GNT Mark Interview
George Negus Tonight (GNT) interview with Mark Seymour on Hunters, acting and life in general.
Author: Brendan Hutchens.
Date: Broadcast 3 September 2003.
Original URL: http://www.abc.net.au/gnt/people/Transcripts/s938762.htm
Broadcast 6.30pm on 03/09/2003
Mark Seymour reached Australian rock cult status throughout the 80’s and 90’s as the lead singer for Hunters and Collectors. Performing around the world and being on show is what he’s always done best. Now that Hunters and Collectors have broken up, what’s life like for Mark Seymour? Brendan Hutchens visits Mark and finds that he’s discovered a flare for a different kind of performance and he’s had to start from the very bottom…
GEORGE NEGUS: Well, the last really big band that it happened to was probably Peter Garrett and Midnight Oil. When a band disbands, as it were, where does that leave the individuals involved – the people who relied on the band and its music for their living? You’d have to remember Mark Seymour, lead singer with the legendary Hunters & Collectors. Well, here’s, these days, a different Mark with Brendan Hutchens.
BRENDAN HUTCHENS, REPORTER: Hunters & Collectors hold a special place in the heart of Australian rock music. They were the quintessential pub band who took their music to the people and to the suburbs. They enjoyed huge success and adulation.
MARK SEYMOUR: We were a pretty, kind of, serious, intellectual bunch, but we really liked to party. And, er… We loved bands.
BRENDAN HUTCHENS: ‘Throw Your Arms Around Me’ and ‘Holy Grail’, in particular, became anthems for a generation. But like all good things, it came to an end.
MARK SEYMOUR: The end of Hunters & Collectors was a very sad episode, I think. It’s taken me a long time to get over it. I don’t think I’ll ever be over it, honestly.
BRENDAN HUTCHENS: A change of direction late in your working life is a challenge most people can appreciate. But rather than fearing the prospect of having to learn something new, for some, it comes as a timely breath of fresh air.
MARK SEYMOUR: Haven’t started.
(FOOTAGE OF RED ’70s CAR)
BRENDAN HUTCHENS: This the one you go cruising in?
MARK SEYMOUR: That’s the one. Slowly.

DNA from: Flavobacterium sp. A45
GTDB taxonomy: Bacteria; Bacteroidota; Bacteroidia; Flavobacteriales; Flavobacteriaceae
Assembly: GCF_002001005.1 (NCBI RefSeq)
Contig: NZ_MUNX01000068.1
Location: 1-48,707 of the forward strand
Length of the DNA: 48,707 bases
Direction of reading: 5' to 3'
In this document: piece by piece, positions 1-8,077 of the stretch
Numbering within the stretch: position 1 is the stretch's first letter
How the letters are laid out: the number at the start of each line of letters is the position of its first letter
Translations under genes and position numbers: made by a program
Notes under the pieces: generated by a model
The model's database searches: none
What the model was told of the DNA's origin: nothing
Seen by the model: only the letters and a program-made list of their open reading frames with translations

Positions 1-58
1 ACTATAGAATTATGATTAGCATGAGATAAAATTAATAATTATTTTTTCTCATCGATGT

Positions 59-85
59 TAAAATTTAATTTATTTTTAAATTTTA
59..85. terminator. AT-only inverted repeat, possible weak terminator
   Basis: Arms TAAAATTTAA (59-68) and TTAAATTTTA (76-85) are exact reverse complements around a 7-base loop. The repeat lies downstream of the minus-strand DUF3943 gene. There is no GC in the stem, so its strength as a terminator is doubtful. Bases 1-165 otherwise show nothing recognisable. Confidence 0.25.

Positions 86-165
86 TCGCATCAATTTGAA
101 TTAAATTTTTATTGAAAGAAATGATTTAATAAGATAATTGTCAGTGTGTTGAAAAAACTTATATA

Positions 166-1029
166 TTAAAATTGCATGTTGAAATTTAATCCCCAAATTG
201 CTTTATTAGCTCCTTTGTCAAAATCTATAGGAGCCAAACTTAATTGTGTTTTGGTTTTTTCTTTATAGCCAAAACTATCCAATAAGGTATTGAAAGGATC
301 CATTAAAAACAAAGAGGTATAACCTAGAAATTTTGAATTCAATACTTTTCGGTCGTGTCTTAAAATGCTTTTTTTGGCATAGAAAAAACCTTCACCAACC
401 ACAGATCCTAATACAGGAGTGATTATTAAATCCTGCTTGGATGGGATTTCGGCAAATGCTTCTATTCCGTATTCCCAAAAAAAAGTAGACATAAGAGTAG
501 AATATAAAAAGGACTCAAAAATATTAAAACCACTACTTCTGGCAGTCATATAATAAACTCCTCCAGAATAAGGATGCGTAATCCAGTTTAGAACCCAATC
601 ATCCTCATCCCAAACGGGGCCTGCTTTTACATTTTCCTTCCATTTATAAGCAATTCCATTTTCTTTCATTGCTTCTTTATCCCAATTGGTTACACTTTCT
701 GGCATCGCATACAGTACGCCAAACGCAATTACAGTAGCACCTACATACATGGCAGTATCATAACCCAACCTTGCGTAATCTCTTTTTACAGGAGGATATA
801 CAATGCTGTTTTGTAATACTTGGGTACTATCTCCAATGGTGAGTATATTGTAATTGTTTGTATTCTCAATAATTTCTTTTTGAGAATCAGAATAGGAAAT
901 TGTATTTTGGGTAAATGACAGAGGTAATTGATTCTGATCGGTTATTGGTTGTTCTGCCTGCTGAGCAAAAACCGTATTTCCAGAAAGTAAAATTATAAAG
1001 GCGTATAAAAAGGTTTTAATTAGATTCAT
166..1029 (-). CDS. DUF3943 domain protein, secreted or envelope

BRENDAN HUTCHENS: It’s a rock’n’roll car.
MARK SEYMOUR: I kept getting asked to audition for films by people, you know? I had no kind of, you know… I hadn’t sort of investigated what it took to become an actor. I got to audition for some fairly interesting films and didn’t get them – didn’t get the parts, you know?
BRENDAN HUTCHENS: But the casting agents and directors were seeing something in Mark, and he decided to explore the avenue further. So Mark Seymour, rock star, became Mark Seymour, burgeoning actor, and the change of direction seems to be doing him good.
MARK SEYMOUR: The thing I’m finding really interesting about it is it’s almost like there’s no limit to how good you can be as an actor. You know, there’s just…there’s no limit to it. You can just go on and on learning about it, really.
BRENDAN HUTCHENS: Mark is finding his feet as an actor, and after a few short films, he’s landed his first role in a stage production.
MARK SEYMOUR: It’s called ‘Matilda Goes Down’. It’s about a girl who has a depressive personality – she has a psychological disorder – and I’m her dad. (Laughs)
BRENDAN HUTCHENS: Starting again at the bottom of the ladder is one of the pitfalls of a change of career. But for Mark, the sacrifice is worth making.
MARK SEYMOUR: Early on, it was hard. I think I was quite, um…paranoid about the fact that everyone I was dealing with was half my age. But then I kind of… The thing that gradually dawned on me was that people in their early 20s sort of have this…it reminded me what I was like at that age. I really believed the world was my oyster and that I had unlimited potential.
BRENDAN HUTCHENS: Younger contemporaries also have the advantage of being able to keep up with Mark.
MARK SEYMOUR: The thing I love about working with young people is that they have this boundless enthusiasm, especially actors. I do like being told what to do. I really enjoy being directed. I’m not actually in the hot seat, you know? I’m part of a team of people who are sort of bringing this thing up, you know? And that’s really…that’s a big relief.
BRENDAN HUTCHENS: It’s opening night, and all the hard work in rehearsals is put to the test in front of a live audience for the first time. Mark is a seasoned performer and the stage is no stranger to him. But this isn’t a pub full of rock’n’roll-loving revellers. It’s a very different crowd altogether.
(Seymour sings) # I’m just a man with communication problems
# Some people say… #
MARK SEYMOUR: To be honest, I don’t really think there is any difference. Whether it’s 2,000 or, you know, 50, the stakes…you know, the issues are still the same. You know, you’re still engaged in the act of performing. If you can’t walk out in front of the crowd and just turn something on, then you’ve got no business being there, you know? And I think that’s something that I’ve really grasped, you know – that really excites me.
MARK SEYMOUR: Use the other one.
ACTRESS: The kitchen table? We can’t have guests at the kitchen table. No, we need the dining room table, Fred.
MARK SEYMOUR: Why? It’s only Anne and Malcolm.
ACTRESS: Oh, Fred! I need the table to serve my nice china. The china won’t look nice on the kitchen table.
MARK SEYMOUR: Well, if it’s nice china it’ll look nice anywhere.
ACTRESS: Oh, Fred!
BRENDAN HUTCHENS: After years of being known for one thing, Mark has shed his skin and reinvented himself. He’s having fun and building a new career at the same time.
MARK SEYMOUR: The thing about the acting is that it enables me to, you know, exercise all this creative energy outside the music industry and outside of being Mark Seymour, that guy in that band. (Laughs)
GEORGE NEGUS: Mark Seymour – no longer “that guy in that band,” as he put it so nicely himself.